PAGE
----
For U.N. troops, sanity is where you can find it

FOREIGN CLOSEUP

May 05, 1992|By Doug Struck | Doug Struck,Staff Writer

FIJI UNITED NATIONS POST, Southern Lebanon -- It seemed a little odd that the Ghanaian major would salute with a "meow" when he passed a guard, and the soldier would bark in response.

But southern Lebanon is a place where nothing is as it should be and normalcy is a fractured art.

A few miles south, across the border, Israeli schoolchildren in bathing suits play on the frothy edge of the Mediterranean. The sea is calm, and blue and inviting.

Here, men wear flak jackets and helmets and the deceptive tranquillity of their routine includes daily licks of war.

This is a no-man's land, with a bewildering array of actors enmeshed in a perplexing variety of plots. Here, groups representing Syria vie with those fronting for Iran to join with Palestinians to fight Israelis and other Lebanese, separated by a United Nations force made up of another 10 nationalities.

No wonder the Fijian soldier barks at the meowing Ghanaian major. It is a little joke in a language they both understand. Both are part of the United Nations Interim Force in Lebanon (UNIFIL). The "interim" has lasted 14 years. Nobody knows when it will end.

The Ghanaian major meows because Ghanaians eat cats. The Fijian barks because his people have a reputation for eating dogs. This is explained with some glee by the major's Norwegian sidekick.

"Some Ghanaians eat cats," corrects the major. But he launches into a suspiciously spirited justification of the practice. "Cats are just four-legged animals. In some countries they eat horses, some countries, cows. What's the difference? Why should we limit ourselves to chickens?"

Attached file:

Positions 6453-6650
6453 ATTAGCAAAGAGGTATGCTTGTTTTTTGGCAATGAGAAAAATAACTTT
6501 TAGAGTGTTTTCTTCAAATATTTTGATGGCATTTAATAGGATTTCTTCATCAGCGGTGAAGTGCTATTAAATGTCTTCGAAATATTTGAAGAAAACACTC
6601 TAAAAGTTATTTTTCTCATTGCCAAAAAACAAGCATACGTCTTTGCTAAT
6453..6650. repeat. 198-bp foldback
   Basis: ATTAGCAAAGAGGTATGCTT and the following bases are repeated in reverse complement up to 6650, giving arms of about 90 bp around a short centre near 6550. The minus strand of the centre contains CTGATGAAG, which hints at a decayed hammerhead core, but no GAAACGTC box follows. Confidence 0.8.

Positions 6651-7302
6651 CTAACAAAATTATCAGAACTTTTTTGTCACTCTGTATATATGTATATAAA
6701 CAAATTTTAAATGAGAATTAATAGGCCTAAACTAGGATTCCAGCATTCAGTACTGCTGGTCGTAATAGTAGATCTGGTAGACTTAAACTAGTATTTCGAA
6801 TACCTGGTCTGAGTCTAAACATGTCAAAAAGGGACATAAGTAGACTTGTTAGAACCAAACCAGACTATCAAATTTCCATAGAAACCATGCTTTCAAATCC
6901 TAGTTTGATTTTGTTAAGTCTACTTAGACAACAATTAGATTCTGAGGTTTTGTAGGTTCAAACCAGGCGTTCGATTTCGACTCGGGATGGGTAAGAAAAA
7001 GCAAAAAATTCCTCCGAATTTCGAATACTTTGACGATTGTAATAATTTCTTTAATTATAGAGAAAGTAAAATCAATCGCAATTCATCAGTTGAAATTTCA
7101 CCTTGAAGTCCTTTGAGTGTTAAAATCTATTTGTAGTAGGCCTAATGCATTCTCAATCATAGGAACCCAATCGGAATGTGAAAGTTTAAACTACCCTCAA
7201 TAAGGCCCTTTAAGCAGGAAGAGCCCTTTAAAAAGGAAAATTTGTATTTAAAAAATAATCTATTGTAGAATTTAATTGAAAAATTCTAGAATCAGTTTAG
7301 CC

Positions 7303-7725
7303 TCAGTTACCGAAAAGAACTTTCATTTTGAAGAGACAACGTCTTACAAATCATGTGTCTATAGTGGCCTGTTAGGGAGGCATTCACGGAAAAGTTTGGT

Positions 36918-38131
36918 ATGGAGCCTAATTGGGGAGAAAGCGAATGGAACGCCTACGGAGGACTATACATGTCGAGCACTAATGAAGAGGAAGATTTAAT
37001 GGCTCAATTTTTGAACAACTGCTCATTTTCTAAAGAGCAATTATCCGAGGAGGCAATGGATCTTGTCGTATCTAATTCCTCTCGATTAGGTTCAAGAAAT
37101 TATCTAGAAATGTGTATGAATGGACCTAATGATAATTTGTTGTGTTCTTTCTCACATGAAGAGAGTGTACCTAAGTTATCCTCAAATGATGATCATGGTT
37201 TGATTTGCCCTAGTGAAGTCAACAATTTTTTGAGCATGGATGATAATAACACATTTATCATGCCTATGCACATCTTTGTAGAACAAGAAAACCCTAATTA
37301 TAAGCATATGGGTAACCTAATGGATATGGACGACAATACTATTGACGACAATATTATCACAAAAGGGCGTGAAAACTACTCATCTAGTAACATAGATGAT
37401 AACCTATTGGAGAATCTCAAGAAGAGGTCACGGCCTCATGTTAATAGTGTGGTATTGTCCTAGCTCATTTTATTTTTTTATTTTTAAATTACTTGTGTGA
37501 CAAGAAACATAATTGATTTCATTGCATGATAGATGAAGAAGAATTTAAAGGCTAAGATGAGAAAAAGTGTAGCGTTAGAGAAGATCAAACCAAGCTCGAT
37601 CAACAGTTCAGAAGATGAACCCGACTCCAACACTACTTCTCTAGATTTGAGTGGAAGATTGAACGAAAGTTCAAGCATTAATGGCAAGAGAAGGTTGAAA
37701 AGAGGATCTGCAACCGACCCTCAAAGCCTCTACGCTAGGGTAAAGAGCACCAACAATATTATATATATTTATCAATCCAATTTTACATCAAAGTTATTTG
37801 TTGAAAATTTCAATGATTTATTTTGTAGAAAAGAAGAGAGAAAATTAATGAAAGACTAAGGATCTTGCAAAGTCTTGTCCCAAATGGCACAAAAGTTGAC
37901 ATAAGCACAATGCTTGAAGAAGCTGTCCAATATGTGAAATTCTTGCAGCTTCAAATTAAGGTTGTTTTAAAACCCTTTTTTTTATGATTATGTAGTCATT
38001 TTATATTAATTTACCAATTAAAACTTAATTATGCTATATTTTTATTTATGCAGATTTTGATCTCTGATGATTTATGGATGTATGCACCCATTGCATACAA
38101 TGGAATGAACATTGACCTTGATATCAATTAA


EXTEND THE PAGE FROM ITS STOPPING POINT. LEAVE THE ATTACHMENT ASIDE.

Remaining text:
Such cultural potholes are common here, as a day spent with the two officers reveals. Rules prohibit release of their names.

The problem this day is a house rented by U.N. forces while the owner was in Africa. The owner has died, and local custom requires the body to be laid out in the home while the family mourns.

The mourning may last seven or 40 days; no one is sure. The U.N. men cannot stay there with a body in the living room, but there is no other place to put the post, or the body.

"It's a problem," says the Norwegian. He went to see the mayor in the village. But the mayor turns out to be married to a cousin of the grieving family, and the conversation "was not pleasant," the major reports. "I got the impression he was threatening us."

Not to worry, says Hassan, a Lebanese interpreter. He jumps out to talk to the mayor. The mayor's house is pocked with shrapnel gouges and bullet holes: the usual decor here.

Hassan returns. "It's a problem," he concludes.

The jeep lurches off on another chore. The UNIFIL posts are a buffer between Israeli forces and their opponents. It is a buffer much abused. The two sides routinely shell each other, seemingly oblivious to the U.N. force.

One unfriendly group is the Iranian-backed Hezbollah. The group was said to be responsible for kidnapping most of the Western hostages in Lebanon, attacking the Marine compound in Beirut in 1983, and hanging a U.S. Marine colonel attached to the United Nations.

The U.N. jeep bumps through a village named Siddiqine, and it is clear this is Hezbollah country. Nearly every house has posters of Sheik Abbas Musawi, the Hezbollah leader whose death in an air attack by Israelis in February set off a spasm of counterattacks.

In such a village, it is wise for outsiders not to attract attention.

This is where the U.N. jeep runs out of gas.

The Ghanaian major looks at the Norwegian. They look at the gas gauge, which is on empty. They look at the fueling log in the jeep. They look at the odometer. They conclude the jeep is out of gas.

"It's a problem," says the major.

The jeep has come to a rest across from the house of a young bearded man of perfect Hezbollah age. An Iranian flag is visible inside. He comes out to eye the vehicle warily. A jeep full of non-Arabs parked across from his house is not a good sign. It is unclear who is more nervous.

Shortly, a man who knows the U.N. soldiers comes by. He is a member of Amal, a bitter rival of Hezbollah until they recently made peace. He offers to get gas, and returns with a filled jerrycan. The jeep is on its way.

As it returns to the Fiji post, the Ghanaian major meows.

Baltimore Sun Articles
|
|
|
Please note the green-lined linked article text has been applied commercially without any involvement from our newsroom editors, reporters or any other editorial staff.